[birding] Santiam BBS notes (western Cascades): Green-winged Teal nesting, lots of flycatchers

Joel Geier joel.geier at peak.org
Sun Jun 15 16:37:29 PDT 2014


Hi all,

This morning I ran the Santiam Breeding Bird Survey route which starts
in old growth forest in the western Cascades of Linn County, follows
Crabtree Creek down to just above Lacomb, then crosses over to the
Roaring River drainage and comes out into a bit of farmland and rural
residential lands before wrapping back around toward Crabtree Creek.

This route always has a bit of adventure. This year it came in the form
of (1) a 6-mile detour around the Larwood Covered Bridge, the deck of
which has been torn up for repairs, (2) lots of fresh crushed rock on
the logging roads that traverse industrial timberlands (good in terms of
smoothing out potholes but also requiring slower speeds to avoid flat
tires), and (3) a dead battery apparently due to driving through too
deep of a puddle, causing a battery drain which I learned about when I
woke up at 1:00 AM to the feeble tooting that our minivan's alarm makes
when the battery has run down.

Luckily around 2 AM an owl surveyor working as a contractor for BLM came
into the same remote location where I was camped. He was apologetic
about setting up a calling station right next to my campsite, but I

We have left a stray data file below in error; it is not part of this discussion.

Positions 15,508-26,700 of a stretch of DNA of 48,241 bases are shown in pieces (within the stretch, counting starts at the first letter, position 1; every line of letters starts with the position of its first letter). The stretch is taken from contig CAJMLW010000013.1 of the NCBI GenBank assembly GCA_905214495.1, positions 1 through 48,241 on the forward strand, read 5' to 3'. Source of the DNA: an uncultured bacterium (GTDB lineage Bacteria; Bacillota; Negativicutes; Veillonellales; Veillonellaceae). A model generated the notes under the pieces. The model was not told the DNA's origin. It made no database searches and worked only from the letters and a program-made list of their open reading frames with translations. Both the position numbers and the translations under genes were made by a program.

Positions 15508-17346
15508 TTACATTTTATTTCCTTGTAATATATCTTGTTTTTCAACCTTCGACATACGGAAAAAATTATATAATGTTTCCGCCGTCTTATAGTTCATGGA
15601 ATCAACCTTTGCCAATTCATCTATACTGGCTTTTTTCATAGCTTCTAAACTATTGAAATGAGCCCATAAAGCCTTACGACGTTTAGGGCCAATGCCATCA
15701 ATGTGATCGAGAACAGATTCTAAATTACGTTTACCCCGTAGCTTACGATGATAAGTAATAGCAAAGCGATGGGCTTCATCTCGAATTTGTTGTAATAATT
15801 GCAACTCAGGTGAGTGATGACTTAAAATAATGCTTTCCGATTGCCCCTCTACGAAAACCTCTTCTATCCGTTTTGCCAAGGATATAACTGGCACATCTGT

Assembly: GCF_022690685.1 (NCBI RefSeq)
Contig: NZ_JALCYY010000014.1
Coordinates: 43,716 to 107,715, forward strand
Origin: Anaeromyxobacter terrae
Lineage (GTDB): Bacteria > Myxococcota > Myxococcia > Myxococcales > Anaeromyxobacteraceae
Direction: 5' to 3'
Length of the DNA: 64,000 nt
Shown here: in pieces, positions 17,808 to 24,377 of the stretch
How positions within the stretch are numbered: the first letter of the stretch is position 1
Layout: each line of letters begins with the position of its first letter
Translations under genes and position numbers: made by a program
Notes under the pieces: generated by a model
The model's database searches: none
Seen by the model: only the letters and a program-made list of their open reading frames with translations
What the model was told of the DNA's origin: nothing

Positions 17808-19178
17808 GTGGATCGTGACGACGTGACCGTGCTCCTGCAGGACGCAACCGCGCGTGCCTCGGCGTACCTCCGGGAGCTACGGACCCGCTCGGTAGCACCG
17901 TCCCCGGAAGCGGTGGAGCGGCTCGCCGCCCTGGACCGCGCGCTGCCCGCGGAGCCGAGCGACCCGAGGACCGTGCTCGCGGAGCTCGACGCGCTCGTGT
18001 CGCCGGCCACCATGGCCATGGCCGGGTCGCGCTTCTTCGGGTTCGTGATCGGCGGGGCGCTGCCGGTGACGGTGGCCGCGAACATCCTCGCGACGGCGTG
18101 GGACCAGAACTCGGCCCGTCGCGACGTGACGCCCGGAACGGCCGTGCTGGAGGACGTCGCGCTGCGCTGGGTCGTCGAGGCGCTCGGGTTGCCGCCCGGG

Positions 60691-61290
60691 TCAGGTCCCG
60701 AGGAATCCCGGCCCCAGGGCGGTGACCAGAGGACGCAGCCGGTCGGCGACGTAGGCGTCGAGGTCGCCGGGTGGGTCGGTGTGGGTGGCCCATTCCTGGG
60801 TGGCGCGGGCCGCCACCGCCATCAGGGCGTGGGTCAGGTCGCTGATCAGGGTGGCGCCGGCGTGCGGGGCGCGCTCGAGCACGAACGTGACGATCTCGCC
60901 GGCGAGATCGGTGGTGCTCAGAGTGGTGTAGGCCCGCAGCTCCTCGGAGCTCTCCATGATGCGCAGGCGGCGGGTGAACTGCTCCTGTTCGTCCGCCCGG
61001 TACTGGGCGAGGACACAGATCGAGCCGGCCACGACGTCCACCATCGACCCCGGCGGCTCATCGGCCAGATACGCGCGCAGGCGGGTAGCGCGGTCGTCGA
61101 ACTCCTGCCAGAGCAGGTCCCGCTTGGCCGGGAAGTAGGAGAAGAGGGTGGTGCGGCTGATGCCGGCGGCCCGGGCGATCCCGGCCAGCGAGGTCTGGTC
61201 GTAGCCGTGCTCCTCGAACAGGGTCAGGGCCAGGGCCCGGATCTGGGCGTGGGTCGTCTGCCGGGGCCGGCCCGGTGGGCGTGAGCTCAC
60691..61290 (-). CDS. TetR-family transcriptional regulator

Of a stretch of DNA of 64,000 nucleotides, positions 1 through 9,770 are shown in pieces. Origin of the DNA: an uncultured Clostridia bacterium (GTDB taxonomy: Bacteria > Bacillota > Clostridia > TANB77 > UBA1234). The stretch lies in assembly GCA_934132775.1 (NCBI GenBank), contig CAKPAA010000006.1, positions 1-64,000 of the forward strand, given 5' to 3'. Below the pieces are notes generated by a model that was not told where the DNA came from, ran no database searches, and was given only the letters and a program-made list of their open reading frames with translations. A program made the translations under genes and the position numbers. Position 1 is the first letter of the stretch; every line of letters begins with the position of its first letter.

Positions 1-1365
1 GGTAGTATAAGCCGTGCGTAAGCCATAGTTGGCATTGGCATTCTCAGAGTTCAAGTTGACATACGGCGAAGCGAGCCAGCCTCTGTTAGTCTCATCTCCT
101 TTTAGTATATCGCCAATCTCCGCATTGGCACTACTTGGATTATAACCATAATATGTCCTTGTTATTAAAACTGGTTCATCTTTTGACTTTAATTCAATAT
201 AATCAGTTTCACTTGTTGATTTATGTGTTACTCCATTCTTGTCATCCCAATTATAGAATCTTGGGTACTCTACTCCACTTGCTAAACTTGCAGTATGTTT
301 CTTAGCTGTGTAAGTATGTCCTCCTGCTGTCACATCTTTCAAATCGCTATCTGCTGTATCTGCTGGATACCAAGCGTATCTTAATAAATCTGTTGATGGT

assured him that I was very glad to see him. I joined him on his rounds,
then we came back and jump-started the minivan.

When 4:54 AM finally rolled around and I was able to run the route
itself, everything went pretty smoothly. Some birds that are always nice
to hear included COMMON NIGHTHAWK (3), VAUX'S SWIFT (1 heard during the
count, though a couple more seen last evening), and OLIVE-SIDED
FLYCATCHER (several locations).

The weather and timing seemed to be perfect for flycatchers.
PACIFIC-SLOPE FLYCATCHERS are always common in mixed-forest habitat
along this route, but they seemed to be especially thick (a quick tally
from my data sheets gives 45). I also heard three HAMMOND'S FLYCATCHERS,
which I've sometimes missed on this count. Once I came into the "reprod"
areas (replanted clearcuts) I started to hear lots of WILLOW
FLYCATCHERS, with at least 8 at one stop, basically calling from all
points of the compass.

The most unusual birds were a GREEN-WINGED TEAL hen with at least half a
dozen half-grown ducklings on a large pond. I picked up on the ducklings
first as they were swimming toward my left away from the closest part of
the pond to where I stopped, partly screened by willows. I was expecting
a Wood Duck, Mallard, or maybe a Cinnamon Teal so it was a surprise when
I saw the mother glide into view, showing a vivid green speculum, and
then noticed a very distinct dark line through her eye.

I gave some thought to Blue-winged Teal as female Blue-winged Teal show
basically these same traits, and it wasn't the greatest of views, but I
went with Green-winged based on the overall impression of size, blocky
shape and dark coloration.

Happy birding,
Joel

--
Joel Geier
Camp Adair area north of Corvallis





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